India is the leading place of origin for international students with 76,503 students in the U.S. in 2005/06 (a decrease of 5% from the previous year), followed by #2 China (62,582, up less than 1%), #3 Korea (58,847, up 10%), #4 Japan (38,712, down 8%), #5 Canada (28,202, up less than 1%), #6 Taiwan (27,876, up 8%), #7 Mexico (13,931, up 7%), #8 Turkey (11,622, down 7%), #9 Germany (8,829, up 2%), #10 Thailand (8,765, up 2%), #11 United Kingdom (8,274, up less than 1%), #12 Hong Kong (7,849, up 9%), #13 Indonesia (7,575, down 2%), #14 Brazil (7,009, down 3%), #15 Colombia (6,835, down 7%), #16 France (6,640, up 1%), #17 Kenya (6,559, down 3%), #18 Nigeria (6,192, down 2%), #19 Nepal (6,061, up 25%), #20 Pakistan (5,759 , down 9%).

University of Southern California hosts the largest number of international students. For the fifth year in a row, the University of Southern California is the leading host institution (6,881). Columbia University hosts the second highest number of foreign students (5,575). Other campuses in the top 10 are: Purdue University (5,540), New York University (5,502) University of Texas at Austin (5,395), University of Illinois at Urbana-Champaign (4,904), University of Michigan – Ann Arbor (4,649), Boston University (4,542), Ohio State University (4,476), and SUNY- Buffalo (4,072).

California remains the leading host state for international students (75,385, up less than 1%), followed by New York (64,283, up 4%), Texas (46,869, down 1%), Massachusetts (28,007, up less than 1%), and Florida (26, 058, down less than 1%), followed by Illinois, Pennsylvania, Michigan, Ohio, and Indiana. In the top 20 leading hosting states, more than half had foreign enrollments that were increased or unchanged. Indiana had the largest percentage increase (up 6% to 13,992, moving into the top 10 this year), and the largest decrease was in Virginia, with a 6% decrease to 11,701. (For breakdowns by state, including leading host institutions and leading fields of study and places of origin for foreign students, go to the Open Doors website and click on "State Sheets').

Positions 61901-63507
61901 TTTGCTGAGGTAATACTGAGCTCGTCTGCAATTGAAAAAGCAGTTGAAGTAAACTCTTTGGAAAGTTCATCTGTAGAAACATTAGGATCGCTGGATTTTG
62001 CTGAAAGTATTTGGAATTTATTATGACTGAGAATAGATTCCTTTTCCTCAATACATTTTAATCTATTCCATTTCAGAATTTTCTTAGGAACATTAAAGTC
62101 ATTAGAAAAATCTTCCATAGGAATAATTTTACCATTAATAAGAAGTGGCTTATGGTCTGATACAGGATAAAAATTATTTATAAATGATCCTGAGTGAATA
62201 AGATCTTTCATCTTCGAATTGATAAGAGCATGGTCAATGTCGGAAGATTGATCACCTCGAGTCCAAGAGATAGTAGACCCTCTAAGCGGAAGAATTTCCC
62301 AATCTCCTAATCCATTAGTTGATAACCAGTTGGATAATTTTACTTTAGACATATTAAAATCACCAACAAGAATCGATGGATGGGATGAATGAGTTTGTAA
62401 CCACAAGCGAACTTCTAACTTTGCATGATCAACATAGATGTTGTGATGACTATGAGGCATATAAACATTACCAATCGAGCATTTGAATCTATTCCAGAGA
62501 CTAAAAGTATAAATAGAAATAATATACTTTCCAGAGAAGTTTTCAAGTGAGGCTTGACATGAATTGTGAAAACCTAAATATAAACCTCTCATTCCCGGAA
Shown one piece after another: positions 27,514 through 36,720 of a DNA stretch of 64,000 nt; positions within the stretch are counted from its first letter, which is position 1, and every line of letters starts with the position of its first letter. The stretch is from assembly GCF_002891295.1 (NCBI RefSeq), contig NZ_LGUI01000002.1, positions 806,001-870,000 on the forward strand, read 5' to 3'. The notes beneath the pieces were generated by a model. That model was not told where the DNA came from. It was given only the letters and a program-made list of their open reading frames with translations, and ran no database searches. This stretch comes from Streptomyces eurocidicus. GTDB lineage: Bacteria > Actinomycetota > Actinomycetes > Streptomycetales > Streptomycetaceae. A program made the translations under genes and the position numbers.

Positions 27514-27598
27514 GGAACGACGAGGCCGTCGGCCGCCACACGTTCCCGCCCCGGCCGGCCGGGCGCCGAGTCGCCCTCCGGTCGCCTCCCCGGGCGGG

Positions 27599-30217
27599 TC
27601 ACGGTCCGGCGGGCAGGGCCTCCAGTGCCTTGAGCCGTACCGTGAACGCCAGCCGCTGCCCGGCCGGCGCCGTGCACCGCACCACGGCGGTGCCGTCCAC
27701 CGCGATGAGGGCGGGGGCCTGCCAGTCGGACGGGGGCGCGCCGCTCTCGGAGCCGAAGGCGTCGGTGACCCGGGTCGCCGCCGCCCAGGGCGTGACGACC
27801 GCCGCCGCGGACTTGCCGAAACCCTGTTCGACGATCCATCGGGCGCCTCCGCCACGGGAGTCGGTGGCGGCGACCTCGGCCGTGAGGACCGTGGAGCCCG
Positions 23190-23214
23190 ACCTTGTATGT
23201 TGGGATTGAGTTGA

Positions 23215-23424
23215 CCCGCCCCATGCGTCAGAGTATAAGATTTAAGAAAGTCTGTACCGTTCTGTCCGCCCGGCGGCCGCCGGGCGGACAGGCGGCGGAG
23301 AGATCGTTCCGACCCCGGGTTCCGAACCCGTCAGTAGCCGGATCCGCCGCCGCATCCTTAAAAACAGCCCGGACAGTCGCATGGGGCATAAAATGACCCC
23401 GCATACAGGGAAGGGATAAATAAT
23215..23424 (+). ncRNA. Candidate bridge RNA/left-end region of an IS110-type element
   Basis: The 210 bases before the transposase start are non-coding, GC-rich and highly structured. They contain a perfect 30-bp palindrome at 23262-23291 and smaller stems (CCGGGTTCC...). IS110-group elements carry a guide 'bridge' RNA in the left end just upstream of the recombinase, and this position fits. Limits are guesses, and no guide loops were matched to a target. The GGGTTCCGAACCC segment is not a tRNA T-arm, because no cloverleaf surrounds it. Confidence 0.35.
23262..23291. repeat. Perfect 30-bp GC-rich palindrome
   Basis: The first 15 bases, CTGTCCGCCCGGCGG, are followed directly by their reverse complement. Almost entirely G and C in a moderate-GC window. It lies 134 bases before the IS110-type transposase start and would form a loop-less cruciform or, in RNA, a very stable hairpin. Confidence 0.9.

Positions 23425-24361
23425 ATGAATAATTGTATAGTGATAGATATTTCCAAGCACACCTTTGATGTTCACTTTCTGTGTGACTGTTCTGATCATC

The most popular fields of study for international students in the U.S. in 2005/06 were Business and Management (18% of total), Engineering (16%) and Physical and Life Sciences (9%), followed closely by Social Sciences (8%) and Mathematics and Computer Sciences (8%). This year three of the leading fields reported less than 1% change in enrollments compared to last year, but Engineering declined by 5% and Math and Computer Science declined by 10%. Fields experiencing growth include the Fine and Applied Arts (up 5%), Health Professions (up 3%), and Intensive English Language (up 7%). There was also a large increase in the number of students reported as doing Optional Practical Training, which includes internships in fields related to their studies.

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The Open Doors report is published by the Institute of International Education, the leading not-for-profit educational and cultural exchange organization in the United States. IIE has conducted the annual statistical survey of the international students in the United States since 1949, and with support from the U.S. Department of State’s Bureau of Educational and Cultural Affairs since the early 1970s. The census is based on a survey of close to 3,000 accredited U.S. institutions. Open Doors also reports on international scholars at U.S. universities and international students enrolled in pre-academic Intensive English Programs, as well as U.S. students studying abroad, based on separate surveys. A full press kit and further details on the Open Doors 2006 surveys and their findings can be accessed at, and the full 100 page report can be ordered for $49.95 from IIE Books at

The Bureau of Educational and Cultural Affairs (ECA) of the U.S. Department of State manages a wide range of academic, professional, and cultural exchanges that include approximately 30,000 participants annually, with the goal of increasing mutual understanding and respect between the people of the United States and the people of other countries. For more information, visit